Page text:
“The sow approached her water dish, sniffed it with increasing favour, and inserted both her nose and her front trotters therein.”

followed not long after by the delightful follow-up

“She bounced once off the newel post, scrabbled once on the flags, trotters smoking, then shot Mungo Tennant backward, squealing thickly in a liberated passion of ham-handed adoration.”

By “trotters smoking” I was certain – this was unlike anything I’d ever read. And every chapter from then on confirmed it.

I’ve never for a second regretted becoming so immersed in these books – if you’re having problems with them do give them enough time to work their magic on you.


(no song titles or lyrics were harmed in the making of these headings, but maybe I’m going just a bit stir-crazy like everyone else in this lockdown – stay safe everyone.)


Views around “Midculter”

Something I’ve been meaning to do for a while is to show readers something of the flavour of the area in which Midculter is set, so they can more easily visualise some of the settings of Game of Kings and the Scottish parts of Disorderly Knights. Sybilla’s Midculter Castle is of course fictitious, and there is no village called Midculter either, but we know from the descriptions in Game of Kings roughly where it would have been situated by Dorothy’s fertile imagination.

Last weekend I was returning to Edinburgh from visiting my 95 year-old father in Lanark and a rather showery few days had resolved into a beautiful evening, so having a rare couple of hours to spare I turned off the Lanark road – known as the Lang Wang – at the village of Carnwath, and headed south towards Biggar. I was cursing myself that I didn’t have my SLR camera with me but at least I had my phone with its useful panorama feature.

The following images can be clicked/tapped to view larger versions.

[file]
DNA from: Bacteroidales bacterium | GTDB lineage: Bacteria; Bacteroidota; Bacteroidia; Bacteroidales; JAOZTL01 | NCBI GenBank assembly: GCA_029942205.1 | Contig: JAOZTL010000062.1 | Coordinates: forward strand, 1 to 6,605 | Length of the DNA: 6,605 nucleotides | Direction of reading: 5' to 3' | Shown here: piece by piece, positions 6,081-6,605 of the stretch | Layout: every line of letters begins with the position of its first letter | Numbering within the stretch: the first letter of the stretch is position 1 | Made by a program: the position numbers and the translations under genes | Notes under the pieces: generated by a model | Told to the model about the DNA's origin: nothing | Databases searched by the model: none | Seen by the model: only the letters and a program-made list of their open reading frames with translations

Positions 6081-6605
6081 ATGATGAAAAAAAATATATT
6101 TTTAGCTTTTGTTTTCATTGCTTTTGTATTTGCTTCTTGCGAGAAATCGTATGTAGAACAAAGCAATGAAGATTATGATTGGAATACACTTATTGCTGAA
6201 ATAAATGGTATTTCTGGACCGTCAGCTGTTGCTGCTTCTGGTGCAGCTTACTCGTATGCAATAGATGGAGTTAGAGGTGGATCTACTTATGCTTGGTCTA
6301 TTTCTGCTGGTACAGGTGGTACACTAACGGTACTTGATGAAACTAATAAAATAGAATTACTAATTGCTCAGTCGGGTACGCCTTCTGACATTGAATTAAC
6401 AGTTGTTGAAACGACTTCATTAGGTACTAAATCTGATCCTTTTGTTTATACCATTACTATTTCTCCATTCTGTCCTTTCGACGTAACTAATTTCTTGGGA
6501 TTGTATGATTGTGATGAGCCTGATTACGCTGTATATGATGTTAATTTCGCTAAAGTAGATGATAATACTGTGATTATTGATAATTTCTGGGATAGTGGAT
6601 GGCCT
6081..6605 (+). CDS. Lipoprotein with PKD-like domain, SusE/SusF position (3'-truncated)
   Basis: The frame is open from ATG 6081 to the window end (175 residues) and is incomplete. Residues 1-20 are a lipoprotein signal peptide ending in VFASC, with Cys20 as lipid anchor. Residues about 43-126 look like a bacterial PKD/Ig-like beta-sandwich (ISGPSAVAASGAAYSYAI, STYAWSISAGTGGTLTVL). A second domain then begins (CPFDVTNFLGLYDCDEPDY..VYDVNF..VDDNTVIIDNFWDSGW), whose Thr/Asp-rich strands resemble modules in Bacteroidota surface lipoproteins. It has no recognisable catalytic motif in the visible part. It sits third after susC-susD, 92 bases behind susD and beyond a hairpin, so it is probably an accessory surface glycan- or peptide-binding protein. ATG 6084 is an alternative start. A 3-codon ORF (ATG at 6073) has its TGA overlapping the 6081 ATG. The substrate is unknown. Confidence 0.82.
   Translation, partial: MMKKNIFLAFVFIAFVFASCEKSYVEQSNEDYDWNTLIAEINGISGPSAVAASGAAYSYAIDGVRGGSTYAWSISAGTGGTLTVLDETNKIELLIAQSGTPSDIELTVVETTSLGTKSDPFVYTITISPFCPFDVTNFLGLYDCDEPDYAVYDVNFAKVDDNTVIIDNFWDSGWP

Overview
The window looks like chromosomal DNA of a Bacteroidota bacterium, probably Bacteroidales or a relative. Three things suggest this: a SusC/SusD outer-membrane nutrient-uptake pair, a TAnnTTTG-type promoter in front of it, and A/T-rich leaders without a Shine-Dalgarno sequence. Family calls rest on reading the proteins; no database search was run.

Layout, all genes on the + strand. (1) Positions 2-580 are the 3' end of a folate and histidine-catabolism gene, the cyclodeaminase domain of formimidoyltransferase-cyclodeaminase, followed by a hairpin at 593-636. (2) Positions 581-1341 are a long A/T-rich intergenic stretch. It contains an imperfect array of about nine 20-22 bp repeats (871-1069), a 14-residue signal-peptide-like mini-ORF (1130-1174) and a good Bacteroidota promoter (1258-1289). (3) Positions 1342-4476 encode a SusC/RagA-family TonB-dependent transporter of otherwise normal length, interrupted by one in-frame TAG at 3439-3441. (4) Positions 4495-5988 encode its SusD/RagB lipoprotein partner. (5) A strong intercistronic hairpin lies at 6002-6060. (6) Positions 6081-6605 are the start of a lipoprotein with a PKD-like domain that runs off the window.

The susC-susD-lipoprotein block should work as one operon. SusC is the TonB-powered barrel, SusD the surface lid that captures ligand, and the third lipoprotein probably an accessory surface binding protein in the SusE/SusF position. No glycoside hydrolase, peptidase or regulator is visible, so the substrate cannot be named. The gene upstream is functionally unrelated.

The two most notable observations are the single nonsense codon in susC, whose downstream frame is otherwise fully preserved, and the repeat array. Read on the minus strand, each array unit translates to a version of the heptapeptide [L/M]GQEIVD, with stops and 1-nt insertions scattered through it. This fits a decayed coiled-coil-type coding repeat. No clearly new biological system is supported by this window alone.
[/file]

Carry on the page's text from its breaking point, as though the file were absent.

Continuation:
The view south from Libberton

The view south from Libberton

As I climbed the rise up to the hamlet of Libberton the rolling hills of the area opened up before me in gorgeous evening light. Tinto Hill over to the west and the hills south of Biggar, including Culter Fell, running away to the south, with the River Clyde meandering between them, and over to the east a glimpse of Broughton Heights guarding the entrance to Tweeddale.

The rolling countryside looking towards Tinto Hill

The rolling countryside looking towards Tinto Hill

Some areas of Lanarkshire are rather bare and treeless and at best suitable only for sheep, but this part, despite having a distinctly rolling character, is more endowed with woodlands and good quality grasslands, housing cattle and horses in addition to the ever-present white flocks. Rather surprisingly there are even a number of remnant groups of old pine trees of the Ancient Forest of Caledon, which once covered much of Scotland, but which is now usually associated with some parts of the Highlands.

The panorama south and southeast

The panorama south and southeast

Small farms and townships dot the landscape, connected by narrow lanes and a few twisting roads winding through the topography. One can easily imagine Richard travelling this country; visiting, helping and encouraging his tenant farmers to make improvements that would benefit estate and tenants alike.

The view southeast towards Bigger and Broughton Heights

The view southeast towards Bigger and Broughton Heights

A glance at the Ordnance Survey map shows a variety of ancient markings – hill forts, enclosures, settlements, and cairns are scattered across the landscape and increase in number as we head south. For students of legends, one fort is intriguingly positioned between places called Arthurshiels and Whitecastle.